One final statement: it is not as if we can say now, “Well, the Matthean community confessed this about Jesus and since they did not have what we find in the other gospels, or the Pauline epistles, this must be a sufficient confession.” Maybe this is true to some extent, but I think this is a bit anachronistic. If we have any Pneumatology at all we can expect that the Spirit would lead the church catholic to a greater understanding and unity by bringing together what we now see as the canon of the church. No, we should not see every canonized author as parroting one another (Matthew is not Luke, Luke is not James, James is not Paul), but the Spirit brought together these basic writings to provide us with a greater understanding of who Christ was and is. We are responsible to acknowledge that as the Spirit shows it to us.
At the same time, if a new convert to Christianity sits in a jail cell in Iran with only two-third of Matthew’s gospels, and the affirming conviction that he believes what he was told about Jesus by the Christians who preached the gospel to him, I have no doubt he is part of the Kingdom. Does he know the fullness of who Christ was and is? Unlikely, but he confesses as Lord the one whom he knows in part. Don’t we all do this? Don’t we all see Christ through a glass darkly? Don’t we all await the day we will be like him because we see him face to face and we know him as he knows us?
“The pinnacle confession (what must be believed about Jesus) in the First Gospel is Peter’s confession: “You are the Christ, the son of the Living God.” (Mt. 16.16) In the Second Gospel we have the shorter confession upon which Matthew expounded: “You are the Christ.” (Mk. 8.29) In the Third Gospel this reality leads to Christ’s own crucifixion. The elders of Israel ask Jesus if he claims to be the Messiah and the son of God. Jesus affirms this (Lk. 22.66-71).”
Brian, I’d like you to unpack this a little bit. First how is Jesus different from royal figures like Cyrus (Isaiah 45) or high priests that are described in the Hebrew Bible as being ‘anointed’? Son of god and sons of god are also expressions that show up in Hebrew literature being used to describe various persons and groups. If, “All three gospels ask us to affirm one thing specifically: Jesus is the Messiah of God.” What does that mean? Or more specifically how are believers to confess this differently than the Hebrews confessed the anointed of God within the Hebrew Bible?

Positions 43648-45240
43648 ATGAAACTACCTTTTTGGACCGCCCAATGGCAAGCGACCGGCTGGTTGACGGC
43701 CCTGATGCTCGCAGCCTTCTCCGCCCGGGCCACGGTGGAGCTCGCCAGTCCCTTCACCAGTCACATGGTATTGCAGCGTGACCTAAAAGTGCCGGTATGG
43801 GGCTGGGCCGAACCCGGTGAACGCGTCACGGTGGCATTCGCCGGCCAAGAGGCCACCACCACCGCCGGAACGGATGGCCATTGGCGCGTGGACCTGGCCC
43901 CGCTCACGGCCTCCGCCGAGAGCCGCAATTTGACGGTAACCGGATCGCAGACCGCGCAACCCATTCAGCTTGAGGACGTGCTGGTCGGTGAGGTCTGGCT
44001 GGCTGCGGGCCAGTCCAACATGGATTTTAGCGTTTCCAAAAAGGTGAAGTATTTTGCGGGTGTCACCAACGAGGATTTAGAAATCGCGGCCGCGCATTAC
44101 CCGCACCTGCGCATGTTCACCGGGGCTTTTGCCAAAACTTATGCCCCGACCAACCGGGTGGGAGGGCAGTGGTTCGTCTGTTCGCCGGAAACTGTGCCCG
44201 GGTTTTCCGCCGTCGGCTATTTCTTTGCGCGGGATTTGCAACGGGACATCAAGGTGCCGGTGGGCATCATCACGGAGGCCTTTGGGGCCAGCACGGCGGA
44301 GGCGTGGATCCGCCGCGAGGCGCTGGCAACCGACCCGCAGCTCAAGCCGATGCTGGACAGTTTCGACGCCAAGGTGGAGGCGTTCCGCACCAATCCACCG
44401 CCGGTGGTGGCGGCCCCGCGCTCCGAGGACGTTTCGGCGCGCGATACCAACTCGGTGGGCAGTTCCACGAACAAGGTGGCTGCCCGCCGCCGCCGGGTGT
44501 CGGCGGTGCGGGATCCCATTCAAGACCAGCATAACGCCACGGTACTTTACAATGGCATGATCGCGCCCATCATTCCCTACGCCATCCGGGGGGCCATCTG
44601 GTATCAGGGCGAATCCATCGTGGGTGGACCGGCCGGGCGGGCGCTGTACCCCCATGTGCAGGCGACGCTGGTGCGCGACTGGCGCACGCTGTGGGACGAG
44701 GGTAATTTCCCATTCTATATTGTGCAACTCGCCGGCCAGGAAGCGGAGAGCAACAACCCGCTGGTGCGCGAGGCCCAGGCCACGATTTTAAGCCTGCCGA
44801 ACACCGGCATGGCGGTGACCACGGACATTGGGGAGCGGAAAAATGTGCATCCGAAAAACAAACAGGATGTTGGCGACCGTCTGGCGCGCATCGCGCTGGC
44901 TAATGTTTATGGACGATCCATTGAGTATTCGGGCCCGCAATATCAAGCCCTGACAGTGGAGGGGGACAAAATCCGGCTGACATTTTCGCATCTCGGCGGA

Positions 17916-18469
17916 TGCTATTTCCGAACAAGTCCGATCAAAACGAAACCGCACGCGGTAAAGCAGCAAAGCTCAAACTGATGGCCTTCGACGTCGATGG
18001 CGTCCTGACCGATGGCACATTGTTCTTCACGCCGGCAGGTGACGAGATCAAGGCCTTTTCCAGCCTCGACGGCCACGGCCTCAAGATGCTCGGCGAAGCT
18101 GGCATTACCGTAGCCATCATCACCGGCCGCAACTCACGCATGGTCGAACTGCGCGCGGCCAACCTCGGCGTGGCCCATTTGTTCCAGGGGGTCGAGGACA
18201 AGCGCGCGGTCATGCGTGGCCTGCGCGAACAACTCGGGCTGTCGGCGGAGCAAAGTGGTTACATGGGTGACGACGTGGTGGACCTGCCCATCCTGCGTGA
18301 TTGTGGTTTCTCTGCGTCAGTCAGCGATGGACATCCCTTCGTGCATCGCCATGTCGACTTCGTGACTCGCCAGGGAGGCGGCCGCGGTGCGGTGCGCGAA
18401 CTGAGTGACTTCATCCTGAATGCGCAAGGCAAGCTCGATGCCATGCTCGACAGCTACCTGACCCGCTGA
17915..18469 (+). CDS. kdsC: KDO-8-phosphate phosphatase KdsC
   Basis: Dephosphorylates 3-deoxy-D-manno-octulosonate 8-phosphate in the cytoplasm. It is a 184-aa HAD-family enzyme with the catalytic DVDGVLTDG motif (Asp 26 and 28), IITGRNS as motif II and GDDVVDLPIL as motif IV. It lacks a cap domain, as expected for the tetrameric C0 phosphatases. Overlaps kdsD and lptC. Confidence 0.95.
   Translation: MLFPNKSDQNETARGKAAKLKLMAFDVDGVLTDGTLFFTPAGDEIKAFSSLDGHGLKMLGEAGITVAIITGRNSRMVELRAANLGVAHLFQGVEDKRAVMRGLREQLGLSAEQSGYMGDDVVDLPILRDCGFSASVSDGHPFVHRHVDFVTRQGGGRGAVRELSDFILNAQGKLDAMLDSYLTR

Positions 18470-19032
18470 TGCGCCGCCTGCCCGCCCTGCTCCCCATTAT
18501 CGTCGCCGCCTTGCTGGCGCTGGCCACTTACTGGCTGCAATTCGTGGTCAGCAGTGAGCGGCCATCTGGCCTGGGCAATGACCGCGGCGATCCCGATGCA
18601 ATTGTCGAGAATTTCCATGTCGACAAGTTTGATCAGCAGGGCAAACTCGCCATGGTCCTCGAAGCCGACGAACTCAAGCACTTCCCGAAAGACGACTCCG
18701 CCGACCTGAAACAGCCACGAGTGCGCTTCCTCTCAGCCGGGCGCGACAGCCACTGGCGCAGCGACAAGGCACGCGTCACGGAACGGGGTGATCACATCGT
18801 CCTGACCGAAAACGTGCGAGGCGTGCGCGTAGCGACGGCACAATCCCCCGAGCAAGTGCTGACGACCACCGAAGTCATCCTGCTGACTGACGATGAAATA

@Dan: I’d understand Jesus to be different from other royal figures because he is the one who is seen as the Messiah who ends the long lasting exile in it’s fullness welcoming the eschatological reign of God as foreseen by prophets like Isaiah. That would be the base understanding. As far as whether or not there is more to that is something I am very open to discussing in relation to each gospel (e.g. Does Luke’s “Lord” motif tie Jesus into relation with YHWH in a greater sense that say other kings were sons of God?).
Thanks for the unpacking Brian! I think this passage from 1 Corinthians might be helpful in your project,
The tradition I handed on to you in the first place, a tradition which I had myself received, was that Christ died for our sins, in accordance with the scriptures, and that he was buried, and that on the third day he was raised to life, in accordance with the scriptures, and that he appeared to Cephas and later to the Twelve, and next he appeared to more than five hundred of the brothers at the same time. (1 Cor 15.3-5)
Commentators have noted that the passage has a distinctively un-Pauline voice which may point to the fact that it was a creedal statement of the early church whose origins may predate St. Paul’s ministry.
@Dan: I agree, I think is one of the great early creeds and it if earlier than Paul it says a lot about early Christianity. I will be writing a post on The Pauline Confession soon and I think JohnDave Medina will be writing one on The Johannine Confession even sooner.